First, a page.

Keep track of moving costs. Did you know that you might be able to deduct some or all of your moving expenses on your taxes? If you qualify you’ll want to keep track of everything. All the boxes, bubble wrap, and tape could be a deduction. Not only that, but so could truck rentals or moving company expenses or even mileage if you use your own vehicles. So, keep track of everything.
Five Days Before Moving
Change address with the post office. With just a few days left before the move it’s time to file your change of address form with the U.S. Postal Service. The easiest way is by stopping at any post office and doing it in person. You can also do it online, but I believe there is a $1.00 processing fee so just keep that in mind.
Finish packing. Don’t wait until moving day to try and box everything up. Start packing the rest of the stuff you won’t need before the move in the days leading up to the move. By now you should have everything but your essentials packed so that come moving day you’re more or less just loading up boxes on to a truck or in a car. When you pack in a rush that is when things get broken or misplaced, so plan ahead and pack at your leisure in the days leading up to the move.
Parting with the neighbors. You’ve probably made friends and met some great neighbors at your old place, but it’s time to say goodbye. Again, you don’t want to surprise the neighborhood on moving day when the moving trucks show up because you’ll spend most of the day talking with neighbors. If your neighbors already know you’re moving, you won’t be spending so much time on moving day catching up with everyone and can focus on getting the job done. Oh, and don’t forget to get the spare keys you may have given out. The new owners may not appreciate half the neighborhood having spare keys to their new house.
Pack smart. Use some common sense when packing and you will save yourself a lot of aggravation and possibly avoid breaking anything. Don’t stuff boxes until they can’t hold any more. You’re sure to break something or have the box come apart during the move. Also pack items by room for easy unloading when you arrive in your new place. You can eliminate extra moving if you have just what you need for that room in the same box. And finally, label your boxes. You just need a marker or ink pen but labeling the box with some of the contents will come in handy.
Get help. If you can, round up some friends or family to help with the move. The more help you have, the less work you ultimately have to do, and the faster you can get everything done. Having help can also eliminate injuries from trying to lift heavy objects yourself. Make sure you show your thanks by taking your help out to dinner or something once the work is done.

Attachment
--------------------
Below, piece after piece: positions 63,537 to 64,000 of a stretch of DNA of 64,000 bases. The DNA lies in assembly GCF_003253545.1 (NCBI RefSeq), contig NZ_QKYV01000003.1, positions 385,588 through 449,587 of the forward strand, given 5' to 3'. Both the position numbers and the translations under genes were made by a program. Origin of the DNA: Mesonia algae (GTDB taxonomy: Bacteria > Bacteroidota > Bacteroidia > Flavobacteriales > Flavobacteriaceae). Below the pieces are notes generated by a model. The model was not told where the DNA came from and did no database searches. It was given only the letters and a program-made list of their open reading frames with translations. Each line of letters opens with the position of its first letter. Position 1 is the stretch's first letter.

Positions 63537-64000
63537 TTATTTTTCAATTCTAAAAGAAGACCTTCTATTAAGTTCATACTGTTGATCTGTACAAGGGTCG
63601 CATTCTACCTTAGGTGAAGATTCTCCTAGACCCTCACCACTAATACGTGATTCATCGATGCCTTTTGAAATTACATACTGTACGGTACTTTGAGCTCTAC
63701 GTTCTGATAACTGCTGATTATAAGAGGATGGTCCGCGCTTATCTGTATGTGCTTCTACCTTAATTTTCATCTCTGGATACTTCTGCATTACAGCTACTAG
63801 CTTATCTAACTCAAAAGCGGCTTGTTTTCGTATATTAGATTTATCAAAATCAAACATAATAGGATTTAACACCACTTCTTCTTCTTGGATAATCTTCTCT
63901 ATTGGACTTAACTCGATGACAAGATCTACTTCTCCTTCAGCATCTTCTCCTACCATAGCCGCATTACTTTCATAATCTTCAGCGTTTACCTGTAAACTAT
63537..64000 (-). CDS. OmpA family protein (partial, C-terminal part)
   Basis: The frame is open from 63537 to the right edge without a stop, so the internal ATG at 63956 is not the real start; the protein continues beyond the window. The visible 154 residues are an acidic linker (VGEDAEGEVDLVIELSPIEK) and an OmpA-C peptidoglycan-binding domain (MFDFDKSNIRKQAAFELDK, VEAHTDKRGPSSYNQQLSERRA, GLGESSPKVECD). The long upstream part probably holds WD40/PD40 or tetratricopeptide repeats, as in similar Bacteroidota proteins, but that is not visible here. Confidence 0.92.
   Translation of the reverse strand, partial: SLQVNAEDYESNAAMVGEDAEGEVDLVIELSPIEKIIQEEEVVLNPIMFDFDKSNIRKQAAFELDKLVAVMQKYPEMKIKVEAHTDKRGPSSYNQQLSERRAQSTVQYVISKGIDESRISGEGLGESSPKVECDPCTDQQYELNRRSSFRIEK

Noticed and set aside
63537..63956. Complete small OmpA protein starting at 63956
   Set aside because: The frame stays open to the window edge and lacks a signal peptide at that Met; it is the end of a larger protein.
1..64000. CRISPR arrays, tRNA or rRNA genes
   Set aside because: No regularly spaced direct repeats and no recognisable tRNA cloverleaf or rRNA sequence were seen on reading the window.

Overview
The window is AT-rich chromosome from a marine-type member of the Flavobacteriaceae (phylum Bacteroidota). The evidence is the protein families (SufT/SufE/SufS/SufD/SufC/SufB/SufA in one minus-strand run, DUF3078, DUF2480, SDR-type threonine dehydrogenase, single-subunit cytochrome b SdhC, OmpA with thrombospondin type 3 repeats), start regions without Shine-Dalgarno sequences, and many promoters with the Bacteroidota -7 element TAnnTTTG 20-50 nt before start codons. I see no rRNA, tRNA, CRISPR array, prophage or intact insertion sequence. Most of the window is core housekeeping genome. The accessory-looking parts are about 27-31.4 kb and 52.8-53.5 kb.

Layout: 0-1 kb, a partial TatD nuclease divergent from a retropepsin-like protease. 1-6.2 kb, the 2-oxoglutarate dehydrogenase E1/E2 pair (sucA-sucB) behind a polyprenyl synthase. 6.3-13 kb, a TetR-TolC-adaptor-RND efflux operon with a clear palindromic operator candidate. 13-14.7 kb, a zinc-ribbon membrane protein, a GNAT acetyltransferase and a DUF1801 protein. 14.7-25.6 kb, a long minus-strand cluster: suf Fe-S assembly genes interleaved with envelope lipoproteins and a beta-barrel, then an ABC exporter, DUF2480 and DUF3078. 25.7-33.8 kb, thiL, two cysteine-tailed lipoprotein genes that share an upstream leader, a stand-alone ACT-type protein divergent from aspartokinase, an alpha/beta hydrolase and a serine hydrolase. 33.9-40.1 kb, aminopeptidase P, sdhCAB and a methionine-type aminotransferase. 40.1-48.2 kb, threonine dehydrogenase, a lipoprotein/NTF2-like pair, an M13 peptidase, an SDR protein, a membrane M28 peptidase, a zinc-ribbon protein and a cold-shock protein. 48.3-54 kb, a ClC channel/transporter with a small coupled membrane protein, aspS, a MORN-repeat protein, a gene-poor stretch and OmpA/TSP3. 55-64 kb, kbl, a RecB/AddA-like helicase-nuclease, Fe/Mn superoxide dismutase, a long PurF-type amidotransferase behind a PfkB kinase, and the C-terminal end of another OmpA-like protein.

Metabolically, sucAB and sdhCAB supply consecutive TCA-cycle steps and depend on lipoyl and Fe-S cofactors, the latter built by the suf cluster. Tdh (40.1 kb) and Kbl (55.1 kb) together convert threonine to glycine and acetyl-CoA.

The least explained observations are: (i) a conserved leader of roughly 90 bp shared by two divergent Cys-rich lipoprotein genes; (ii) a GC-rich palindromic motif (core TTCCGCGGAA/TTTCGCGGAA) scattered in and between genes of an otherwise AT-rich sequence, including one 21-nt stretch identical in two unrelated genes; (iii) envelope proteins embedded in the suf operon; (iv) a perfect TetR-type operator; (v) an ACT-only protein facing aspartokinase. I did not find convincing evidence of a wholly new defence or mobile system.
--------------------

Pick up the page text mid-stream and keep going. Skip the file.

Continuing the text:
Take one last look. As you load everything up on the truck and your old place is empty, be sure to give it one last good look. Check all of the cabinets and make sure nothing has been left behind. Also, it’s a good idea to check for damage that may have occurred during the move. If you’re renting, that could come back to bite you if you have a security deposit. If you’re selling your house, that could cause trouble for the new buyers.
After the Move
Check contents for damage. If you moved yourself and you find damaged items, well, you don’t have anyone to blame but yourself. But if you used a professional moving company, you need to spot the damage and file a claim as soon as possible. So, this might mean unpacking everything in a day or two after the move, but if wait too long you may not be able to file a claim if you do later find something.
Confirm utility hookups. Just because you arrive at your new house and the power is on doesn’t mean you’re all set. There could have been a mixup where the old owners are still on the account at that address and you could be in for a rude awakening in a few weeks when they come and cut the power off unexpectedly. So, take a few minutes to call your electric, gas, trash, cable, or any other utility you use and make sure that they correctly have the new service for that address under your name.
Become familiar with the area. Even if you only moved across town it’s a good idea to scope out the neighborhood and find out where everything is. Where is the closest emergency after hours clinic? Pharmacy? Police station? Grocery store? As you become familiar with your surroundings you’ll be able to save time as you adjust to your new location. And don’t forget to introduce yourself to the neighbors if you haven’t already. They are the ones who will keep a watchful eye out for suspicious activity and may even become good friends.
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About the Author: Jeremy Vohwinkle is a Chartered Retirement Planning Counselor® and spent a few years working as a financial planner. Today, he helps people make the most of their money by writing about personal finance here and elsewhere on the web. Jeremy is also Coach at Adaptu and a regular contributor for other publications such as Intuit, and American Express. Be sure to follow Jeremy on Twitter or Google+.